Monday, July 21, 2008

Regents Organizational Chart On-Line

In early July, the Ohio Board of Regents (OBR) finally released a revised organizational chart. Considering that last year the Board and staff were completely reorganized, and numerous long-time staff members left, the release was appreciated by those of us who track the Regents for the work we do. For the benefit of those that do not follow the comings and goings at OBR as we do, since that time OBR has announced that it is adding Paolo DeMaria as Executive Vice Chancellor and Barbara Gellman-Danley as Vice Chancellor.

—Dustin Holfinger

University of Dayton: a "Great College to Work For"

Last week, The Chronicle of Higher Education (subscription required) announced the results of its first “Great Colleges to Work For” survey. Based on the responses of over 15,000 administrators, faculty, and staff members, and modeled on ModernThink’s "Best Places to Work" surveys in various business sectors, the University of Dayton fared very well in numerous categories.

The survey only listed institutions alphabetically in the top five of various categories, after separating campuses into large, medium, and small groups. (UD is a medium-sized campus.) The Flyers scored in the top five in the categories for Professional/Career Development Programs, Tuition Reimbursement, and Disability Insurance. If you want to work there, visit UD's Website.

—C. Todd Jones

Wednesday, July 16, 2008

Regents Discuss Ohio Public Institution Facilities

This morning the Ohio Board of Regents discussed the condition and funding of the public institutions' facilities and buildings. The major question at hand focused on the stability and capacity of the facility and technology infrastructure and whether they are sufficient to support the governor's proposed increase of 230,000 students.

The identification of buildings and systems in need of repair, restoration, and technology varies depending upon enrollments and ongoing construction funded by other sources. The questions for the state include: Where will the funding come from—taxpayers, fundraising, or nowhere? The chancellor stated that some state higher education institutions think funding should come from taxpayers through the legislature’s capital budget. Others prefer considerable autonomy and will assume the responsibility through private fundraising and the use of endowment funds.

Already an overwhelming share of improvement costs is funded by the state, and the amount needed continually increases on campuses with continual growth. The board discussed how this could pose a problem as Ohio's budget becomes tighter. The Ohio State University, Ohio's largest institution, has combated this issue with the creation of an endowment to pay for future renewal and replacement costs, an action most independent colleges already practice. Independent colleges also use current revenues to support repair and restoration, as they have no reason to count on the state to cover these expenses. This alleviates many issues caused by delayed building repair, decreasing the urgency and possibility of a major structural capital-budget gap.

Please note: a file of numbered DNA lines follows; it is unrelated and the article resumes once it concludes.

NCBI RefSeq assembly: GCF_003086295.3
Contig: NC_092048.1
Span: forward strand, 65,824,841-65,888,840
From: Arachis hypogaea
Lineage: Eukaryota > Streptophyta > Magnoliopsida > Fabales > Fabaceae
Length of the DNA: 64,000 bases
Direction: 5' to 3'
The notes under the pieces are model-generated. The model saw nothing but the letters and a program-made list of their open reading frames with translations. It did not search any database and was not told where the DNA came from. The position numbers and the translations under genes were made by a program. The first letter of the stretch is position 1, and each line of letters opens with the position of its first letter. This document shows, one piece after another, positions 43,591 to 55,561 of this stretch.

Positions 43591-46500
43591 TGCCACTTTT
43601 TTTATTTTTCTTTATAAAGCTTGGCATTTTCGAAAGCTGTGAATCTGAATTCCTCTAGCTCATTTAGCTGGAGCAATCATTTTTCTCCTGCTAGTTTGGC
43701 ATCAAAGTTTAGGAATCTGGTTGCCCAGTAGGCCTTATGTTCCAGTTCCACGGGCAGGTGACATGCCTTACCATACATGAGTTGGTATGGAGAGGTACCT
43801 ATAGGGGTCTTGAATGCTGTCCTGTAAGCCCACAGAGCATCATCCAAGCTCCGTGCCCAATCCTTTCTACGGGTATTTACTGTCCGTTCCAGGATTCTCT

Regents also discussed the contrast in age of public higher education buildings. Every two years, the board calculates the age of the instructional and general portion of public higher education's facilities. The table below, released at the meeting, outlines the results.

-------------------------------
Under 40 Years Old
Technical college - 96.9%
State comm. college - 84.7%
Community college - 83.7%
University main - 71.7%
Regional campus - 62.6%

State inst. average - 73.4%
-------------------------------
Over 40 Years Old
Technical college - 3.1%
State comm. college - 15.3%
Community college - 16.3%
University main - 28.3%
Regional campus - 37.4%

State inst. average - 26.6%
-------------------------------

The increased age of regional campuses buildings could reflect main campus growth. Regional campus growth has tapered in recent years, leaving little need for newer buildings. Or, could it mean that regional campuses in Ohio receive less attention than their main campus counterparts?

A fair question for OBR and the chancellor is whether one solution to the state’s public sector building squeeze is partnerships. Innovative community colleges currently host independent college programs on their campuses, and vice versa. The state could save large sums by not constructing new buildings, and instead, encouraging public campuses to create collaborative programs at independent colleges, where buildings are raised at no cost to taxpayers.

Would taxpayers support saving money by moving public classes to private colleges? Or would students and taxpayers benefit by establishing new articulation agreements, allowing the free transfer of courses by public college students who take a few classes of their choice at local independent colleges? What about agreements between nonprofit Ohio colleges who offer on-line courses and their public sector counterparts allowing students to take credits through our robust, nonprofit on-line sector? Now that would be a fresh take on an old problem.

—Dustin Holfinger